Anonymous said...

Can I add a group as a site admin? I can add a group as a site owner, I don't understand why I cannot add a group as a site admin.... Thanks

Anonymous said...

Can't a farm admin add site collection administrators using Central Admin?

Gary Lapointe said...

You can add site owners (which equate to site admins) via central admin and site administrators via the site collection settings pages.

Jay said...

Gary-

When I go to central admin, under Application Management the option is pretty clear that you're editing the site collection administrators, not the owners, and making a change in CA updates the site collection admins viewable from the site settings page of the actual site collection. Since "owners" is simply a SP group that has been granted "Full Control" and since there can actually be many "owners" groups, it would be very misleading to imply there's only one site owners group from within CA. There's more accurately a one or more groups that may or may not be named "owners" that have "full control" permissions in the site (and subsites if permissions inheritance isn't broken).

This isn't to say the value of the extension isn't there, it's just I believe there is a way in the UI to do what you implied there isn't. Updating the site collection admins from within CA doesn't do anything to the "owners" group(s) present in the site collection.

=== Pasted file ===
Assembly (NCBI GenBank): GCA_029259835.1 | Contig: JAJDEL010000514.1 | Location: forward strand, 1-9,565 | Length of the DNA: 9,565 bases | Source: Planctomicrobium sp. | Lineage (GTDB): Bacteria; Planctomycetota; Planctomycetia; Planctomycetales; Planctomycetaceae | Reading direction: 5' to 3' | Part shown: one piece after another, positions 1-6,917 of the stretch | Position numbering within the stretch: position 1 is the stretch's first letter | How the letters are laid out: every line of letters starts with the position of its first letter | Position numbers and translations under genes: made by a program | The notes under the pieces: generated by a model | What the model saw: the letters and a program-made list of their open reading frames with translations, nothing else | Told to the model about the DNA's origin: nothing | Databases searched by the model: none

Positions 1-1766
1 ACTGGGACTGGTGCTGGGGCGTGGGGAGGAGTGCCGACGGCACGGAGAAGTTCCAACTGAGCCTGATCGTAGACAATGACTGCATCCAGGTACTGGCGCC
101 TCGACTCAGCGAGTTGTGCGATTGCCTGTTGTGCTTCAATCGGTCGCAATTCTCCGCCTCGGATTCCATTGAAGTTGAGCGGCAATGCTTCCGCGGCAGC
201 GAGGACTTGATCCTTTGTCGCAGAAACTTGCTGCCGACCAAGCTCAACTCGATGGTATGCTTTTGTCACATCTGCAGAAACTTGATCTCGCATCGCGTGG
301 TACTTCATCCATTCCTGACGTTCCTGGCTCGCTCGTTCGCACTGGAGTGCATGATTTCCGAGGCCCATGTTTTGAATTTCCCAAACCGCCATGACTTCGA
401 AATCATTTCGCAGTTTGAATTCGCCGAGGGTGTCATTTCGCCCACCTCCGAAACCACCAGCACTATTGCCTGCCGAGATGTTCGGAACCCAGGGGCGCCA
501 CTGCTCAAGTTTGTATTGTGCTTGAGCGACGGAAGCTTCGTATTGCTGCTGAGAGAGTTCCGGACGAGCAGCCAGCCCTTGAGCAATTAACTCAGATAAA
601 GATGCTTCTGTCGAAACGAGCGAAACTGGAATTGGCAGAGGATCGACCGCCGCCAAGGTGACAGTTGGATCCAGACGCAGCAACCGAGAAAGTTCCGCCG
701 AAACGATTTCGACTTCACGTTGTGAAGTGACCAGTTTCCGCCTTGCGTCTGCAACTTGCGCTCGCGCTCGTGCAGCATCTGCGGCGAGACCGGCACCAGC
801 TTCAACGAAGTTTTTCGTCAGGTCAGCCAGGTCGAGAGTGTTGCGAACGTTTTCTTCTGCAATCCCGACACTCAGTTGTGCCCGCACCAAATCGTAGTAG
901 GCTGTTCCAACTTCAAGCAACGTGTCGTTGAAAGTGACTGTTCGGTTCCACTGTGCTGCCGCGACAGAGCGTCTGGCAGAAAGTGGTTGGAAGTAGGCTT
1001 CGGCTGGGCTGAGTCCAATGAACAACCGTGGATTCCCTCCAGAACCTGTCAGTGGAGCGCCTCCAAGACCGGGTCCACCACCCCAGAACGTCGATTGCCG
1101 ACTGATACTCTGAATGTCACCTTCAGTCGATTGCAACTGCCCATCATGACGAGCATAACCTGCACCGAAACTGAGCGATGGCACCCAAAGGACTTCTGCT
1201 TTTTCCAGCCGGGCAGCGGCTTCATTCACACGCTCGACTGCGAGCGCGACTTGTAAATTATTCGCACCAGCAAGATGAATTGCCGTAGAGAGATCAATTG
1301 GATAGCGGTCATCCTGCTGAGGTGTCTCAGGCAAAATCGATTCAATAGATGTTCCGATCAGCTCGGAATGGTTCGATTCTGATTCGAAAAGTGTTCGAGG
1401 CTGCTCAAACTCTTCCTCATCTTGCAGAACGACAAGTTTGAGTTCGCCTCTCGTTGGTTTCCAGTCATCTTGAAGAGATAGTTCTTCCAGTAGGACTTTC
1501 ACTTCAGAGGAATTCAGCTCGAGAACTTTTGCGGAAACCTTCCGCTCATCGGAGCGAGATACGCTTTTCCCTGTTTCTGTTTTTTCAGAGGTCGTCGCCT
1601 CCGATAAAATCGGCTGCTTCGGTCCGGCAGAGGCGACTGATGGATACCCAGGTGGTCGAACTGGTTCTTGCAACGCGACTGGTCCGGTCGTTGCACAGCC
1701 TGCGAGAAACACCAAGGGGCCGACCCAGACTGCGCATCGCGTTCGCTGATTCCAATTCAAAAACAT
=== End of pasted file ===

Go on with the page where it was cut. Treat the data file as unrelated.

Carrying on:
Gary Lapointe said...

You're mis-understanding what I mean by owner (or rather I'm not being very clear about it) - I'm not talking about the Owners group or otherwise giving someone Full Control by setting them as a site admin via the site collections site administrators optoin - the primary and secondary administrators (which is what I'm calling owners) is a "special" role which not only gives the users full control but also makes these particular users the users who receive site usage notifications and quota notifications. There can be only one primary and one secondary owner but there can be many site administrators and many users in the owners group - these are three separate things. Hope that clarifies though I feel I'm probably forgetting something (it was quite a while ago that I worked on all this stuff).

Anonymous said...

Could you zip up the bin or extension and post it so that people can download it and use it?

I think this would be very useful when trying to add large numbers of admins (creating bat files and scriptlets that use stsadm)

Gary Lapointe said...